It was quite by accident that Mohan had found that he had a really good day when he fed the sparrows in the morning. His mother laughed at him for it, and said that was not a valid superstition.

However, being quite superstitious herself, she gave in to his requests to have a bag of grain at his disposal in his room. His father, on the other hand, just frowned and grumbled that his wife was supporting his son’s silliest fancies and spoiling him rotten.

But Mohan made it a practice to feed the sparrows some grain every day, and he felt it was the same sparrows that came back day after day. He tried naming some of them, but it was difficult to tell the difference between one and the other.

He knew where they lived too; he had located their nests in the trees, the park and playground in the neighbourhood, and in the very houses of his colony, including his own, in the lofts and the attics, on the wide parapets and in some holes and crevices. He called them the “good-luck” sparrows, and fed them grain each day.

Everything changed one day when his father summoned him to his room. This order generally meant that he was in trouble. Trembling, Mohan went in, expecting the worst. But his father was looking extremely happy, almost jovial. “I have arranged for you to go and complete your studies in London”, he said. “You will stay with my brother there.”

Mohan’s first instinct was to say a loud “No”. He loved the quiet little town, with its little school, his friends, and especially his mother. And his sparrows! How would he survive without his sparrows? But he held his tongue, for his father was a very short –tempered man.

“You will do much better there. You have the brains for it. See that you don’t waste them”, said his father sternly, dismissing him.

There was nothing he could do now. Soon enough, Mohan was packed off to London, where he started his life anew. However, he made sure he fed his good-luck sparrows one last time before setting out. It seemed to have worked, for he found his uncle much more understanding and supportive than his own father.

The days passed well enough, without the need to feed any sparrows. Mohan did well, as his father said, and managed to get a seat in medicine. His parents kept writing to him from time to time, but he could not go and visit them. “We are cementing up the garden”, his father wrote one day. “It’s neater and cleaner without the mud and the grass growing wildly all around.”

“Father has sold the house to a real estate broker”, wrote his mother to him one day. “People all around are making money doing the same. They will construct a building with several apartments which will be sold separately. However, we have made a good deal; we get to keep two of those flats.”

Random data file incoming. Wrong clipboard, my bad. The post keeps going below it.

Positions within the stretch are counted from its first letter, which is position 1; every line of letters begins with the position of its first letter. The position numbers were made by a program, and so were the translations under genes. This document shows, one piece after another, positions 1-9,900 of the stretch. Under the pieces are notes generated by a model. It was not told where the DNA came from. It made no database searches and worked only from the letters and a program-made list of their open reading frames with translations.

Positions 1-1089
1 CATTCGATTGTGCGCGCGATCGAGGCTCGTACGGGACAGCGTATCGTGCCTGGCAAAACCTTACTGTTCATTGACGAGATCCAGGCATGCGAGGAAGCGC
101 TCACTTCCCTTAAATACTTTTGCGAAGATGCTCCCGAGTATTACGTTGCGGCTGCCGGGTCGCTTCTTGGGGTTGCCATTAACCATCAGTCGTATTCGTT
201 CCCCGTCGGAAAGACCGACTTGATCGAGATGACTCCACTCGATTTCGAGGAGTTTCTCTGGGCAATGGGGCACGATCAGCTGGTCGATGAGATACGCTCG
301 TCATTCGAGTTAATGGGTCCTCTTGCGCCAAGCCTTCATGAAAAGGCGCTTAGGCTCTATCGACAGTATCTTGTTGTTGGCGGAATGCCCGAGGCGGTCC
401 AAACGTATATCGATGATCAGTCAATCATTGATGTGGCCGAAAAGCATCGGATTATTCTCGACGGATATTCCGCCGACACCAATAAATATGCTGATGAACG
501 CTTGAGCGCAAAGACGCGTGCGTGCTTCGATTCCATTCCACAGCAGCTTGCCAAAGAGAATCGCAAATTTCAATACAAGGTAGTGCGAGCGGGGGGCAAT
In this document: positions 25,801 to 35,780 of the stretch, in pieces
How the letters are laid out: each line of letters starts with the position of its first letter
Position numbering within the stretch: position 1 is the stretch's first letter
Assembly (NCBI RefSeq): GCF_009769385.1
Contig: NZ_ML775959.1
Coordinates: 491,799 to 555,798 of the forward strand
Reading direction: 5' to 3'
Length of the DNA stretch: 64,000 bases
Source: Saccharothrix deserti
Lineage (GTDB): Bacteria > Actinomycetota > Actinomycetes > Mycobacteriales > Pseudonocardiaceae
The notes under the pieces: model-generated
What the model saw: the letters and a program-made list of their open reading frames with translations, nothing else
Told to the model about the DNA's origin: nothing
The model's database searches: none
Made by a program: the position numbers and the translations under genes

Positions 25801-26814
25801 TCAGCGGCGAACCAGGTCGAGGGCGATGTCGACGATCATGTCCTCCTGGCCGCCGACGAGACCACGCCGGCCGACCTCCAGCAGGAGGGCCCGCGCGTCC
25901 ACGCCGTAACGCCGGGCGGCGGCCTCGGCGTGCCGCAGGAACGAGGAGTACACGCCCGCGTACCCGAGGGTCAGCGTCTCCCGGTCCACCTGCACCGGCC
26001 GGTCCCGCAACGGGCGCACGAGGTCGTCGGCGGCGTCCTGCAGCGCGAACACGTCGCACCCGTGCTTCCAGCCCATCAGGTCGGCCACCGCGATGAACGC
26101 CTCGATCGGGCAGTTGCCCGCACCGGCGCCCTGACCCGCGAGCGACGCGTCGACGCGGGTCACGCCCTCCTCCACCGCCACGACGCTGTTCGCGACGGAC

This news saddened him, but Mohan had other worries of his own. He had started working, and wanted to make enough money before he could go back home and settle down for good. He missed India, and he missed his little town and his peaceful life.

But then, his father called, “Don’t worry about the money part. We have a good income coming in. We have rented out the terrace for a Mobile Tower. I have done the same for the other house we own.”

Finally, Mohan came back to India. His parents had grown quite old, and Mohan felt a stab of guilt for having stayed away from them for so long. As he stepped into the flat— which was their home now— Mohan felt a strange sadness. He would have been happier with the old, 4-room structure they had with a large garden. The town had changed too.

There were huge high-rise buildings everywhere. Is this what he had come back for? A watered-down, but aspiring version of the West? He stepped into the room that his mother had kept for him, with all his belonging intact. He looked around, and suddenly a smile lit up his face. By the window, there was the customary bag of grain.

How thoughtful his mother had been! His old memories returned, and he went to the window, opened it and called, throwing out a handful of grain as had been his habit. But the sill was narrow, and most of the grain fell down on the busy street below. But no birds came.

The honking of cars and bikes filled his ears, and the dust and smoke from the vehicles seemed to rise up in thick clouds. He looked up for the blue skies and the trees but all he could see was brick and cement. There were no sparrows anywhere. The sparrows that had been his good-luck all his life, had failed to change their own fate.